Sales of unapologetically ugly Crocs soar due to Covid

The pandemic has made the unapologetically 'ugly' foam clog a hit with consumers.

Crocs' bittersweet moment has arrived in the midst of a global pandemic. The foam clog, derided by many for being "ugly," expects 2020 to be a record sales year.

On Monday, Crocs raised its fourth-quarter (ended Dec. 31) outlook and full-year outlook for 2021, now forecasting fourth quarterly year-over-year revenue to have increased about 55% to between $407 and $410 million, up from its previous estimate of a 20% to 30% increase.

The company expects sales to have increased over 12% in 2020, to a record $1.38 billion, up from its previous forecast of about 5% to 7% growth. It also anticipates sales growth of 20% to 25% in 2021. Crocs has not yet released the date of its fourth-quarter results.

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Investors cheered the news, lifting Crocs shares up over 12% to $74.91 on the Nasdaq.

"Amidst a global pandemic in 2020, we will deliver the strongest revenue in Crocs' history," Crocs CEO Andrew Rees said in a statement. "Our brand momentum is exceptional, and we anticipate another record year in 2021."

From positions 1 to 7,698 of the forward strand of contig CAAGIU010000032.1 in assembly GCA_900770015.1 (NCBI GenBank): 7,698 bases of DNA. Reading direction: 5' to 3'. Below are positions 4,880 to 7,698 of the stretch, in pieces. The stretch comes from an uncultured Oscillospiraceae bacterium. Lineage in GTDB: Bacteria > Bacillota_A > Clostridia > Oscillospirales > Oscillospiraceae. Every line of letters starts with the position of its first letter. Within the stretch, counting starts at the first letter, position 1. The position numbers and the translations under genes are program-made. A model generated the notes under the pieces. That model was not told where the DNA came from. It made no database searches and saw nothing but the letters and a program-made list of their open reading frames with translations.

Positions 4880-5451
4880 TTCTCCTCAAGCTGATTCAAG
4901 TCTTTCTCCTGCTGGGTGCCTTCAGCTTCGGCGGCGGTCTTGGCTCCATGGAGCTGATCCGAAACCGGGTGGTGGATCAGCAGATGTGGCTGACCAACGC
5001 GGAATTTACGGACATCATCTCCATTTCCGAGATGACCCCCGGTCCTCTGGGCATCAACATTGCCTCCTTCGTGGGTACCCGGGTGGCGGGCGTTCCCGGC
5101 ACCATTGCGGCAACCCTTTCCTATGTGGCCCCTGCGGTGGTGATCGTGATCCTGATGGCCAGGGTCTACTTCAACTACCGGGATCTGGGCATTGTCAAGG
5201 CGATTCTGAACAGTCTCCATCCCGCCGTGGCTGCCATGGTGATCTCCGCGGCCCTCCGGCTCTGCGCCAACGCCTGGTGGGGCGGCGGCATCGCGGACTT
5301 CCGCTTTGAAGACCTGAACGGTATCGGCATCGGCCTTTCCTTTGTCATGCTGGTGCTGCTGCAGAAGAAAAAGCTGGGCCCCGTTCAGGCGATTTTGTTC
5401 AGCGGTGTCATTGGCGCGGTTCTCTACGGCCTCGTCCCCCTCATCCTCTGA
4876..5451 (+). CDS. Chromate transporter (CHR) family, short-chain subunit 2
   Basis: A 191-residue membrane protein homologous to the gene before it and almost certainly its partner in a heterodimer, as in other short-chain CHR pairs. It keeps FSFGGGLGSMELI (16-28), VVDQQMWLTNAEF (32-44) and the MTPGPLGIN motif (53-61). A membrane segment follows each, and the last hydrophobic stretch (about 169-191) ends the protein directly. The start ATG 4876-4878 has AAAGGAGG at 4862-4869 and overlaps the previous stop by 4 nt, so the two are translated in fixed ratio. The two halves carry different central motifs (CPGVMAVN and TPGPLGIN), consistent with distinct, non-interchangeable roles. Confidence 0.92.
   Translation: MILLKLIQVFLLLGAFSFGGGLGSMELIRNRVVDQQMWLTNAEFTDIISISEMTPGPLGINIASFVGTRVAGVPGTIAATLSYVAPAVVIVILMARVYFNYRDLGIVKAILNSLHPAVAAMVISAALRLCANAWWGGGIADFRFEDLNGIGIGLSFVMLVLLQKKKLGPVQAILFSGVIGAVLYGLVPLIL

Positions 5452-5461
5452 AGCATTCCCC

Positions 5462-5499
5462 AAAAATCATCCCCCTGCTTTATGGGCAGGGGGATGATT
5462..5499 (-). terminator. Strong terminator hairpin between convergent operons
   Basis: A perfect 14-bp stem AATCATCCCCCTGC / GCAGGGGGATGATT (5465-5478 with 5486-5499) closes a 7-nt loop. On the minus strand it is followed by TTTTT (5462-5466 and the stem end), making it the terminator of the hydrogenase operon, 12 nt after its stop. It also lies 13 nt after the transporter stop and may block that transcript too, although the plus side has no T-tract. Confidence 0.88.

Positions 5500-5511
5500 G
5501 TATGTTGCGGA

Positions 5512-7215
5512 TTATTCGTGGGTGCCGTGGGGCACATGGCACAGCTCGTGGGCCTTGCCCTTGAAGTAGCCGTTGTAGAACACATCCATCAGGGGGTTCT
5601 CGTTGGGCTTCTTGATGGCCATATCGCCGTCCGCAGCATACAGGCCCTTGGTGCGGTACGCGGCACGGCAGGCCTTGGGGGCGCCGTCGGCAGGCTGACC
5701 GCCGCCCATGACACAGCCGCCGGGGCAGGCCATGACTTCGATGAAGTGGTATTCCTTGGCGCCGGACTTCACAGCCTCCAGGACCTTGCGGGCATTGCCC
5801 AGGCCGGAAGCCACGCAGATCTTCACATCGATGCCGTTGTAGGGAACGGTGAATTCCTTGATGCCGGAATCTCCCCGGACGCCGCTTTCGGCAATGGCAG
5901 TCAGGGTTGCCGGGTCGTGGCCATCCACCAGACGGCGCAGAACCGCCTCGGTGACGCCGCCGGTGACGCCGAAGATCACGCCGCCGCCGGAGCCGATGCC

[Speaking at the annual ICR investor conference on Monday, Rees said consumers' overwhelming need for comfort in a turbulent year helped drive strong sales of its iconic shoe.

"We definitely benefited from consumer casualization," said Rees, adding that the clogs are also easy to clean and sanitize, thereby enhancing their pandemic-time appeal. Looking ahead, he said value and comfort will continue to be important for shoppers.

More younger consumers also gravitated to the brand during the pandemic, said Rees.

"They were younger, predominantly female consumers. This was a big driver of growth in North America. As the year progressed, it broadened to new younger male consumers," he said.

A couple of quirky collaborations, too, likely helped sell millennial and TikTok-loving Gen Z'ers on the clogs. In 2020, Crocs teamed up with a number of artists and brands, including Post Malone, Justin Bieber and fast-food chain KFC on special edition collections. Its glow-in-the-dark collaboration with Latin trap artist Bad Bunny quickly sold out after its September launch.

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